A question of time or a question of theology: A study of the Easter controversy in the Insular Church
By Olive M. Cullen
PhD Dissertation, Maynooth University, 2007
Introduction: Time and theology are the twin pillars on which this thesis rests. It will explore how different scriptural interpretations led to theological and computistical differences between the Insular and continental/Roman churches. The Insular Church believed in and strictly adhered to the tradition passed on to them by their ‘fathers.’ What were the origins of these traditions and the theology that formed them? To apprehend Easter controversies, whether it is the early Quartodeciman controversy or the controversy in the Insular Church, an understanding of how biblical exegesis and different theological perspectives shaped the minds and hearts of those involved, is necessary. The Exodus story as portrayed in the Old Testament formed the basis for a theological interpretation of the Christian Passover, inheriting from Judaism a rich heritage of images and symbols used and developed in early paschal homilies. To gain insight into this particular theology the writings of those directly involved in the Insular controversy will be explored.
Medieval monasteries distinguished between festal time and ordinary time. It is against this sense of ‘festalism’ and the passionate need to get it right that the dating of Easter is argued. The discussion hinges on a fixed point of reference for the Easter full moon. The cultural sensitivies of the time must be taken into account. To celebrate ‘out’ of time was to break the unity of the Church. More importantly, it raised the question of one‟s eternal salvation. Monastic life, which strongly influenced the early Irish Church was in a very real sense caught up in the great ‘drama’ enacted between heaven and hell in which the cycle of the Christian year was a vital weapon.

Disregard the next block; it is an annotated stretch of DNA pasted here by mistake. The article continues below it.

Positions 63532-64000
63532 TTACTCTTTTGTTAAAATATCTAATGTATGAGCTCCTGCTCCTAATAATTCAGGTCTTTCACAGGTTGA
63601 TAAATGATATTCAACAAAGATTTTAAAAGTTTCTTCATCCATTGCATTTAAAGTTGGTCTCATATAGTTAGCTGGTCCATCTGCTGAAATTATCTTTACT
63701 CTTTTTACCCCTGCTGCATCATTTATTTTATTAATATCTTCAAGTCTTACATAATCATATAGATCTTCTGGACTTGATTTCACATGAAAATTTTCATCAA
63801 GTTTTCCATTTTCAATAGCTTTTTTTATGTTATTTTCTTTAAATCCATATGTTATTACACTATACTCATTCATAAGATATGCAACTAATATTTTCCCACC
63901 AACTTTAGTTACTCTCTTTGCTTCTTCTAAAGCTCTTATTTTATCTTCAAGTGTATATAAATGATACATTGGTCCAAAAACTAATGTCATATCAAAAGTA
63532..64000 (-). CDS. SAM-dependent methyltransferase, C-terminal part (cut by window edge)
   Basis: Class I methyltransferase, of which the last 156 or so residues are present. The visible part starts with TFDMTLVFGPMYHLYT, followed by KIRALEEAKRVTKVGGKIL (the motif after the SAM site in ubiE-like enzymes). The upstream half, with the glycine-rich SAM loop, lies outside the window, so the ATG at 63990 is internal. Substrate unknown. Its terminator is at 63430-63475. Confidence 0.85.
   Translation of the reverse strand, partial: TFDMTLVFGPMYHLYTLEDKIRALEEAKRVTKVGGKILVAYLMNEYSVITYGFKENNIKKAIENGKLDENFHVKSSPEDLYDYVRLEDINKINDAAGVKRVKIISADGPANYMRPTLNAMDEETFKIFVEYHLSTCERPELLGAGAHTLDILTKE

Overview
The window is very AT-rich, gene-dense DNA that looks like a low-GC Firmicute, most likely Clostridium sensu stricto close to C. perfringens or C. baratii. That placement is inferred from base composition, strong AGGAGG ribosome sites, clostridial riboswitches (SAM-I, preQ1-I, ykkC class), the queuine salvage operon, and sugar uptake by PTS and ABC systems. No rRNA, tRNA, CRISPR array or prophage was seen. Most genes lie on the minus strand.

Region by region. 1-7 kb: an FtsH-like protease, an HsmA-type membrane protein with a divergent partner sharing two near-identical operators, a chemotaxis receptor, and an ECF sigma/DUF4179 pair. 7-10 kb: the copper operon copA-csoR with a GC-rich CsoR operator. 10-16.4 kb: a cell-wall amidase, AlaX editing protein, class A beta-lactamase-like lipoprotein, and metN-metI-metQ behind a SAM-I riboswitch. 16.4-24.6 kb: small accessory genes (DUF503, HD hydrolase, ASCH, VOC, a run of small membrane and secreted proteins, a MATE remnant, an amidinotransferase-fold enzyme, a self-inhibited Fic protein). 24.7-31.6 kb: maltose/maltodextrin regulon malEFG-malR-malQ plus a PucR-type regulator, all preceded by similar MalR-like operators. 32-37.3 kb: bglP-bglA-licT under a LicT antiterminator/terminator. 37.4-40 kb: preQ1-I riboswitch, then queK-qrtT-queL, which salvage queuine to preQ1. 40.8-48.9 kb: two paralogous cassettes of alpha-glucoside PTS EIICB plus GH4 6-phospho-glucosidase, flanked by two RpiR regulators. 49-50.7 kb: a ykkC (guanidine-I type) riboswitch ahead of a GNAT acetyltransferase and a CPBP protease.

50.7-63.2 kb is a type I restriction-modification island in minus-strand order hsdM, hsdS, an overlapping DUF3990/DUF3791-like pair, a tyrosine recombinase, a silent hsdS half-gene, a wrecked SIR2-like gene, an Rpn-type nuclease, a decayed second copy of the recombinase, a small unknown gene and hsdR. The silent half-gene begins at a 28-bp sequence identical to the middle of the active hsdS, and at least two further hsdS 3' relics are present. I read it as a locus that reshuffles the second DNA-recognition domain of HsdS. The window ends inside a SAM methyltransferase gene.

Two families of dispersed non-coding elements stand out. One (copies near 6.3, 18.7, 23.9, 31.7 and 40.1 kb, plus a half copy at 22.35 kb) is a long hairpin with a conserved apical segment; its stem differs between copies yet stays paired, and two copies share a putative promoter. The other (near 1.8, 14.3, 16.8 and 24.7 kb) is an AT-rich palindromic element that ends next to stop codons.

To date scholarly research has approached this topic from a medieval historical perspective. It has, however, never been approached from a purely theological stance. Questions regarding the Insular 84-year cycle have occupied scholars over the past one hundred years or so. A review of the literature reveals an advance in understanding the techniques of the computus of the Insular church. The work of Dáibhí Ó Cróinín is well documented and his findings have considerably enriched the body of knowledge on this question. The discovery in Padua of a latercus provided for the first time an example of an Irish computus. Accompanying this text was the text of the Paschal Canon of Anatolius: this text is essential to an understanding of the Insular computus. Anatolius’ contribution was not simply technical but he provides valuable insight into the cosmological considerations behind a theological understanding of the Easter feast as a feast of light.